An Exclosure at Long Island’s Mashomack Reserve:
Deer on the Left, No Deer on the Right
From the Suffolk Times: “It is reported that wild deer are doing considerable damage on the Island. Those who have suffered most wrote to the State Conservation Commission, who came to investigate.” And the same paper’s headline, just a month later: To Save the Deer: Tremendous Opposition Prevents Slaughter on Shelter Island. Those stories aren’t from last week. They’re from 1916.
Of course, since then some things have changed on Long Island. Very few deer remain in Deer Park. If you’d like to live among deer, head a little farther east. Or, head west to one of America’s dozens of other Deer Parks. There’s also Deer Ridge, Deer Hill, Deer Hollow, Deer Valley, Deer Meadow, and Deer Creek. Want more? An online search for “deer real estate” yields over 69,000,000 hits. Why so many suburbs, housing developments, and streets named after deer? Because it sells.
For all of us, whether we hunt them, watch them, or just plain love knowing they’re out there in the shadows beyond the edge of our lawn, deer have become an archetypal symbol of wilderness, wildness, and a return to nature—or at least an escape to a gentrified country lifestyle. Love is blind; for hunters and watchers alike, the term “overabundant deer” can seem a puzzling oxymoron. But all too often we’re choosing Bambi over biodiversity and whitetails over all other wildlife. Inevitably, these changes echo and reverberate through entire ecosystems. Higher deer numbers, for example, invariably lead to lower songbird numbers and less songbird diversity.
Most of us, even if we spend a fair amount of time out in the woods, have never once seen a forest that’s not shaped by deer. It’s not just that we don’t know what we’re seeing. It’s that we don’t know what we’re not seeing, because deer have already eaten it. We even seem hard-wired to prefer a forest missing its understory. That craving may have once kept us safer from predators, and today it explains our lawns, golf courses, cemeteries, and parks. The words we most often use to describe a forest with too many deer can sound like praise: “open and park-like.”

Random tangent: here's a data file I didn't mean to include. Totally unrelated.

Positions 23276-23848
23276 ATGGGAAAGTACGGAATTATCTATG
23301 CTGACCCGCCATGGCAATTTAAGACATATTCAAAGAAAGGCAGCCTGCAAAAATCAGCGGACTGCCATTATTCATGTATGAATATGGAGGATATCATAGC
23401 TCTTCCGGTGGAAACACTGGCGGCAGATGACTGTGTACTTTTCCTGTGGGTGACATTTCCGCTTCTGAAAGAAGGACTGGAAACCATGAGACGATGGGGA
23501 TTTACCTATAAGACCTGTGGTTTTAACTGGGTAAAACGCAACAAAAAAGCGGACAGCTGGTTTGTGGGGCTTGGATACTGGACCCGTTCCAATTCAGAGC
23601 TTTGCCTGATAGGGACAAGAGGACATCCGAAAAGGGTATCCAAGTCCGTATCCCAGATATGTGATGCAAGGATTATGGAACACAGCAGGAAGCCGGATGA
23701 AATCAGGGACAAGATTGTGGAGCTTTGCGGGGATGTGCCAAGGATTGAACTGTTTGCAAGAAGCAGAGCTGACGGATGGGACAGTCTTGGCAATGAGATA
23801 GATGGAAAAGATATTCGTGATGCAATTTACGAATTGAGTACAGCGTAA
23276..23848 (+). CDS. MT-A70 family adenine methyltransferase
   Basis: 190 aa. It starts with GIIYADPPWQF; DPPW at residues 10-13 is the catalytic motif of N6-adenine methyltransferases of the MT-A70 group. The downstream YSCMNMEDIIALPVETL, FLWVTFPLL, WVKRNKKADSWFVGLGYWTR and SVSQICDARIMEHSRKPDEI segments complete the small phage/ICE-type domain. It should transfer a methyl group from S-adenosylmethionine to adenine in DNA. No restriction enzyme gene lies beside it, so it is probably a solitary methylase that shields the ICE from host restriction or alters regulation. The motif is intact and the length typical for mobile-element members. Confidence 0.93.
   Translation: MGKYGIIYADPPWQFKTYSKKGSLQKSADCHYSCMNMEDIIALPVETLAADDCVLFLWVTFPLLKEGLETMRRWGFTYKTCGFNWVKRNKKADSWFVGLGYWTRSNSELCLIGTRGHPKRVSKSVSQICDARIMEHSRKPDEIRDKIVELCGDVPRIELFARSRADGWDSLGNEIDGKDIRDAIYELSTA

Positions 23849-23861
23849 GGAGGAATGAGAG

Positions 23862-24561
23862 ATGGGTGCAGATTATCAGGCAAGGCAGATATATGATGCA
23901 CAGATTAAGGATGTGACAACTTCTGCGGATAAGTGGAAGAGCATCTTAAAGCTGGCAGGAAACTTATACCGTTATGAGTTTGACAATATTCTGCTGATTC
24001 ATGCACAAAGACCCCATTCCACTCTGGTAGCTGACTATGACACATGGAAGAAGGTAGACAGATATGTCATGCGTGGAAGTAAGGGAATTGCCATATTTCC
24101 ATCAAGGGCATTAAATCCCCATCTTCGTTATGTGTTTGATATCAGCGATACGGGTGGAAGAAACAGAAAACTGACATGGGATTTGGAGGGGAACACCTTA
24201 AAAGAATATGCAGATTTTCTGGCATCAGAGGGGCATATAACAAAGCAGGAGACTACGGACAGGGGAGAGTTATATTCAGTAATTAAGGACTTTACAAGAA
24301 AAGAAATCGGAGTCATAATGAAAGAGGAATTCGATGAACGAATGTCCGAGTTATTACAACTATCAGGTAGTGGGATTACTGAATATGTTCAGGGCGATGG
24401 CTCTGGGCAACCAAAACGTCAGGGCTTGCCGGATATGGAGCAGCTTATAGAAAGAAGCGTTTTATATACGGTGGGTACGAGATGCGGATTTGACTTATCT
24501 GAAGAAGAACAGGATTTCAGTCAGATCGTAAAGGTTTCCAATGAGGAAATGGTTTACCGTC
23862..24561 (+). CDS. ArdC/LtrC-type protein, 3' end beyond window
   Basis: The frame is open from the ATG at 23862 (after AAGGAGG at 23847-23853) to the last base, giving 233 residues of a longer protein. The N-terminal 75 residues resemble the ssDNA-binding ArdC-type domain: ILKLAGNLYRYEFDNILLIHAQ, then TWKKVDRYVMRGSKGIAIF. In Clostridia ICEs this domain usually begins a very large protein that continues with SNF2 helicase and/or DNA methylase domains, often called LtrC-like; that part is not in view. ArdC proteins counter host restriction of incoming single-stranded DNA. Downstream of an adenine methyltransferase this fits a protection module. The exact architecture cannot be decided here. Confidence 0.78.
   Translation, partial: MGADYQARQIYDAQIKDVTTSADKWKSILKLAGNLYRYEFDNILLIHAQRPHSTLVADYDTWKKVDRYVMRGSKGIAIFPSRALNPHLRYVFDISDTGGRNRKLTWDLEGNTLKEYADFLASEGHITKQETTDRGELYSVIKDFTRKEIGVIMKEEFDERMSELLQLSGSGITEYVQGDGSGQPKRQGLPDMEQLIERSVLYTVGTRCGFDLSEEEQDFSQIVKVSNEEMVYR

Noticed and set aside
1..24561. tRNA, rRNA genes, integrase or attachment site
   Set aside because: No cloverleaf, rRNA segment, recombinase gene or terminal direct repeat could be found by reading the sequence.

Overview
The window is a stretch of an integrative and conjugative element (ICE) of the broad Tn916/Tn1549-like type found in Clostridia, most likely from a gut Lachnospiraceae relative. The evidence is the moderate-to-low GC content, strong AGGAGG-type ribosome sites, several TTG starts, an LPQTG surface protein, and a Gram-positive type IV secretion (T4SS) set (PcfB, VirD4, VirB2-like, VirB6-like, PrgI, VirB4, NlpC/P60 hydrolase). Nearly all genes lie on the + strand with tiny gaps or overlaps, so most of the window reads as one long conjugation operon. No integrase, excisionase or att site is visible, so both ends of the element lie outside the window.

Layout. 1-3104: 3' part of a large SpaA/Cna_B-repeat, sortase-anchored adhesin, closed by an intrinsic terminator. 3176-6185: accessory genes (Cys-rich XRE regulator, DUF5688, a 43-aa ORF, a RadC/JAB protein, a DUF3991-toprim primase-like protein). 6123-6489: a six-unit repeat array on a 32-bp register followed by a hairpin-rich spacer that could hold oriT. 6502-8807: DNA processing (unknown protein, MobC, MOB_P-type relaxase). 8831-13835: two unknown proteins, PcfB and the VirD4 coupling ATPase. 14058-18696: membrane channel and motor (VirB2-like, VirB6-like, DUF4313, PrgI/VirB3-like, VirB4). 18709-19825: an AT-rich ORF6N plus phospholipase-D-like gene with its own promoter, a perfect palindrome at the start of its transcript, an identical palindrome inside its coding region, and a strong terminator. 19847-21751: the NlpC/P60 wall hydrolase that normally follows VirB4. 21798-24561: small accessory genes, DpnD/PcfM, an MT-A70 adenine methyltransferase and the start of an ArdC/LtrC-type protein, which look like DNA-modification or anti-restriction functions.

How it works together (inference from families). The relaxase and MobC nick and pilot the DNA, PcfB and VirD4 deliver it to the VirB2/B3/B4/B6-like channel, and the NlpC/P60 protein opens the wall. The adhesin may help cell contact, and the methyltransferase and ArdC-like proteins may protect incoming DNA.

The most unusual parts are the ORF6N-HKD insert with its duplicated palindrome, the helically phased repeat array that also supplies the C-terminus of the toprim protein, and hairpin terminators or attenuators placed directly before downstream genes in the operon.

Meanwhile, deer densities per square mile in America’s suburbs and parks have at times reached 207 in Kansas City, 241 in Philadelphia, 300 in parts of New Jersey, and 400 in Washington, D.C. Obviously, the numbers didn’t stay that high for years on end. They couldn’t. Something had to give, and standing back to watch and “let nature take its course” isn’t always our best option—or our most humane.
There are no easy answers, and not everyone will agree on the best solution. In fact many people, even though they see themselves as environmentalists, deny there’s even a problem in the first place. “So deer are eating a few plants in the back corner of someone’s lawn,” they argue. “What’s the big deal?” But exploding deer populations are more than just a minor nuisance. If we care about the entire ecosystem, and if we truly care about the deer themselves, then at times we may need to make difficult choices.
To help spread the word, I wrote this op-ed that appeared in today’s Wall Street Journal. (Update: You can also click here to download a PDF. My op-ed is on the bottom half of the page.) There, we didn’t have room for photos. Here, I’ve included two from U. S. Forest Service botanist Thomas J. Rawinski. Up above, an exclosure that tells a simple story: deer on the left, no deer on the right. Below, a shot from Long Island’s Ruth Oliva Preserve. As you can see, deer have totally eliminated the forest understory. It’s food for thought.
© 2014 Al Cambronne